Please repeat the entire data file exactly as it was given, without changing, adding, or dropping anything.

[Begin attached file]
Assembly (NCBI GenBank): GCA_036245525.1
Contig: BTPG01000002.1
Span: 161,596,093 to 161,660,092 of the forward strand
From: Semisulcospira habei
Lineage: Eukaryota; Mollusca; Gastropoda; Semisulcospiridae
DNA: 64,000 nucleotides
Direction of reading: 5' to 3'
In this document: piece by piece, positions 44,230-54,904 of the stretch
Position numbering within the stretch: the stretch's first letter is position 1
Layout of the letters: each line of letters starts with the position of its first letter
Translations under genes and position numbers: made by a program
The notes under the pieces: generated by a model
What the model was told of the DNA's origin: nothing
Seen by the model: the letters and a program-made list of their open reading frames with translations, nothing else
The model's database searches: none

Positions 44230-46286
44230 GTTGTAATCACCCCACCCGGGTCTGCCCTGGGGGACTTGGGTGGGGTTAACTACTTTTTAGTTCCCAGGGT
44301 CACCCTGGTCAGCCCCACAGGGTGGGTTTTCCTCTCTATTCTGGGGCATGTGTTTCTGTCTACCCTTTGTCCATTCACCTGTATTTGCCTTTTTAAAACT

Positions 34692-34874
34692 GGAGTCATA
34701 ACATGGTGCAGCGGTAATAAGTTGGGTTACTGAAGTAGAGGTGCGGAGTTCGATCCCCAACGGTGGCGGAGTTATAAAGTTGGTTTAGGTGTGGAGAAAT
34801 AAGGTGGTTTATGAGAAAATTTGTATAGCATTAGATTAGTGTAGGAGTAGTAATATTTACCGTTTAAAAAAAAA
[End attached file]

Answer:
Assembly (NCBI GenBank): GCA_036245525.1
Contig: BTPG01000002.1
Span: 161,596,093 to 161,660,092 of the forward strand
From: Semisulcospira habei
Lineage: Eukaryota; Mollusca; Gastropoda; Semisulcospiridae
DNA: 64,000 nucleotides
Direction of reading: 5' to 3'
In this document: piece by piece, positions 44,230-54,904 of the stretch
Position numbering within the stretch: the stretch's first letter is position 1
Layout of the letters: each line of letters starts with the position of its first letter
Translations under genes and position numbers: made by a program
The notes under the pieces: generated by a model
What the model was told of the DNA's origin: nothing
Seen by the model: the letters and a program-made list of their open reading frames with translations, nothing else
The model's database searches: none

Positions 44230-46286
44230 GTTGTAATCACCCCACCCGGGTCTGCCCTGGGGGACTTGGGTGGGGTTAACTACTTTTTAGTTCCCAGGGT
44301 CACCCTGGTCAGCCCCACAGGGTGGGTTTTCCTCTCTATTCTGGGGCATGTGTTTCTGTCTACCCTTTGTCCATTCACCTGTATTTGCCTTTTTAAAACT

Positions 34692-34874
34692 GGAGTCATA
34701 ACATGGTGCAGCGGTAATAAGTTGGGTTACTGAAGTAGAGGTGCGGAGTTCGATCCCCAACGGTGGCGGAGTTATAAAGTTGGTTTAGGTGTGGAGAAAT
34801 AAGGTGGTTTATGAGAAAATTTGTATAGCATTAGATTAGTGTAGGAGTAGTAATATTTACCGTTTAAAAAAAAA